Tuesday, July 15, 2014

By how you've probably heard the recording of a conversation between tech writer Ryan Block and an obnoxious Comcast customer service agent in which Ryan and his wife spent 18 minutes trying to cancel their service.  If you haven't heard the recording, here it is:

The recording seems to have struck a chord with the masses and gone viral.  Comcast has responded by expressing their "embarrassment" and, of course, are making their customer service representative the scapegoat.  I'm guessing that the poor guy does not have any kind of union backing him and thus is screwed.   

As blogger John Herman insightfully points out, "If you understand this call as a desperate interaction between two people, rather than a business transaction between a customer and a company, the pain is mutual. The customer service rep is trapped in an impossible position, in which any cancellation, even one he can't control, will reflect poorly on his performance. By the time news of this lost customer reaches his supervisor, it will be data—it will be the wrong data, and it will likely be factored into a score, or a record, that is either directly or indirectly tied to his compensation or continued employment. It's bad, very bad, for this rep to record a cancellation with no reason, or with a reason the script should theoretically be able to answer (the initial reasons given for canceling were evidently judged, by the script, as invalid). There are only a few boxes he can tick to start with, and even fewer that let him off the hook as a salesman living at the foot of a towering org chart. The rep had no choice but to try his hardest, to not give up, to make it so irritating and seemingly impossible to leave that Block might just give up and stay. The only thing he didn't account for was the possibility the call would be recorded. Now he's an internet sensation. The rep always loses." (Source: http://www.theawl.com/2014/07/sympathy-for-the-comcast-rep-from-hell)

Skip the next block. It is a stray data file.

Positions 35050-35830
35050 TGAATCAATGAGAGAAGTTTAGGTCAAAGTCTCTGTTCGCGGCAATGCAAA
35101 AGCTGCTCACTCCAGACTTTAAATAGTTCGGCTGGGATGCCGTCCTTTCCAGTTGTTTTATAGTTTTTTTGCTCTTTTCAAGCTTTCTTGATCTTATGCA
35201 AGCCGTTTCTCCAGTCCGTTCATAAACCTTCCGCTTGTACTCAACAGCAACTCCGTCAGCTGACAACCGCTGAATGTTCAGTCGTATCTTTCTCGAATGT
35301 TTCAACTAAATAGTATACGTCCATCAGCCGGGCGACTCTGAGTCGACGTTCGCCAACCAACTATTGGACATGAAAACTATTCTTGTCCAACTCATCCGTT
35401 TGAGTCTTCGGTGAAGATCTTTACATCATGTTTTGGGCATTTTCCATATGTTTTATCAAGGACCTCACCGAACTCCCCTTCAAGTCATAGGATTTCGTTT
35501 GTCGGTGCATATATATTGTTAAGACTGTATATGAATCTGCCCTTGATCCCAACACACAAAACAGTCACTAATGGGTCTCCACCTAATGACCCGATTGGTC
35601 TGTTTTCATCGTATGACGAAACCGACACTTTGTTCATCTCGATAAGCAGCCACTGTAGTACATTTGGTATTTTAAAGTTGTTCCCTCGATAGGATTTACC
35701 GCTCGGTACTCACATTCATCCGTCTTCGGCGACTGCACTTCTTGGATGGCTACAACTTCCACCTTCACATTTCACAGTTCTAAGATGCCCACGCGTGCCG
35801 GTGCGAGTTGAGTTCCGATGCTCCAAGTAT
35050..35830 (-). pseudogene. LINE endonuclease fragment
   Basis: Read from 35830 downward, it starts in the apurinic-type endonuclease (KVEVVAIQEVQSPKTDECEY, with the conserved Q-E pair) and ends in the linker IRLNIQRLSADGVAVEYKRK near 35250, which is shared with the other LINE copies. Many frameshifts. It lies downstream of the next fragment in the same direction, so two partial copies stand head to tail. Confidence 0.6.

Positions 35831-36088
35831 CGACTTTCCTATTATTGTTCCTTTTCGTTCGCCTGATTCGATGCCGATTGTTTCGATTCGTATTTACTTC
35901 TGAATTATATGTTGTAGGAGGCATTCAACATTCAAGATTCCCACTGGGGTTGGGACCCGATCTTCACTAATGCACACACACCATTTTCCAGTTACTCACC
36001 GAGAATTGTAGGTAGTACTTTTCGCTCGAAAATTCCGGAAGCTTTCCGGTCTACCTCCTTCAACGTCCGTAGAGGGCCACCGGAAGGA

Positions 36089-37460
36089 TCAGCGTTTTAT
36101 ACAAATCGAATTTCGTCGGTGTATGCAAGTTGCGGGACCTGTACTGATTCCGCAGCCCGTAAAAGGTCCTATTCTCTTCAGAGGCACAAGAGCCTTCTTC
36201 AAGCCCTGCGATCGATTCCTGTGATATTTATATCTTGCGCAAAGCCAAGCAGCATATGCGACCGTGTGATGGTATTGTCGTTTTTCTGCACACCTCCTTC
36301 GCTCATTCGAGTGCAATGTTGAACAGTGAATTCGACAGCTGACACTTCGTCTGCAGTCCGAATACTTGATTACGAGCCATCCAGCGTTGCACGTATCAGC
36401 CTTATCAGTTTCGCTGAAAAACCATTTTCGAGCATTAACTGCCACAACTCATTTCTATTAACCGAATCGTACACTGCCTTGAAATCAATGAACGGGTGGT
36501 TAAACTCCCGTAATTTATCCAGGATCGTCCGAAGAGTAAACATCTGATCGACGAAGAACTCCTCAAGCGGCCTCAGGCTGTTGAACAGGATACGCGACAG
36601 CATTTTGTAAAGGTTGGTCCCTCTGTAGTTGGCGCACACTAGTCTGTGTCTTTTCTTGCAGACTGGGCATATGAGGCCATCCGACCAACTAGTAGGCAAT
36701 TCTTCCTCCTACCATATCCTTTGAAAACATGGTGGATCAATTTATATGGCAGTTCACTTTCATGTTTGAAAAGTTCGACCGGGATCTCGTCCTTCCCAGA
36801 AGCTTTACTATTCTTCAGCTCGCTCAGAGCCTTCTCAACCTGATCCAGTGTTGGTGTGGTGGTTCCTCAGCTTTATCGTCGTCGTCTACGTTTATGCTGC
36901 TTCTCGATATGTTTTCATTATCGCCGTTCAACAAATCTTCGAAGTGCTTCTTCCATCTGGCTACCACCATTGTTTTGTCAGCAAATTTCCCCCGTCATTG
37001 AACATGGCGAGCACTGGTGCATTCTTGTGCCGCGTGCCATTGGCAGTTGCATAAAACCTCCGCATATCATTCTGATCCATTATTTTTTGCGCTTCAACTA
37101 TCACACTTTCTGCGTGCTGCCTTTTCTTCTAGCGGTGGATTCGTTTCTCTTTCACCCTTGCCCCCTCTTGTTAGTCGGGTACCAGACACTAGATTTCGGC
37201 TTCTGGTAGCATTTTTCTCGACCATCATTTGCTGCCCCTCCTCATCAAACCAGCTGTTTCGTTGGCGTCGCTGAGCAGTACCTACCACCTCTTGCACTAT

What this interaction (which some are calling "Kafkaesque") brought to my mind is the book Ordinary Men: Reserve Police Battalion 101 and the Final Solution in Poland which chronicles how average working-class middle-aged German men were conscripted into Nazi extermination squads and proceeded to commit mass murder and unspeakable atrocities.  Author Christopher Browning explores the question of how such "ordinary men" could become soul-less minions of evil.  What is it that causes some (many?) people to lose their moral compasses and sell their souls to the powers that be? 

Obviously, this obnoxious (and now unfortunate) Comcast customer service rep is not a brutal murderer, or anything remotely close to that.  But I see the same basic principle at work.  His need for a job required a small sacrifice of principles to the corporate god.  Other than that, he was just a regular guy doing his job.  He was only following orders.


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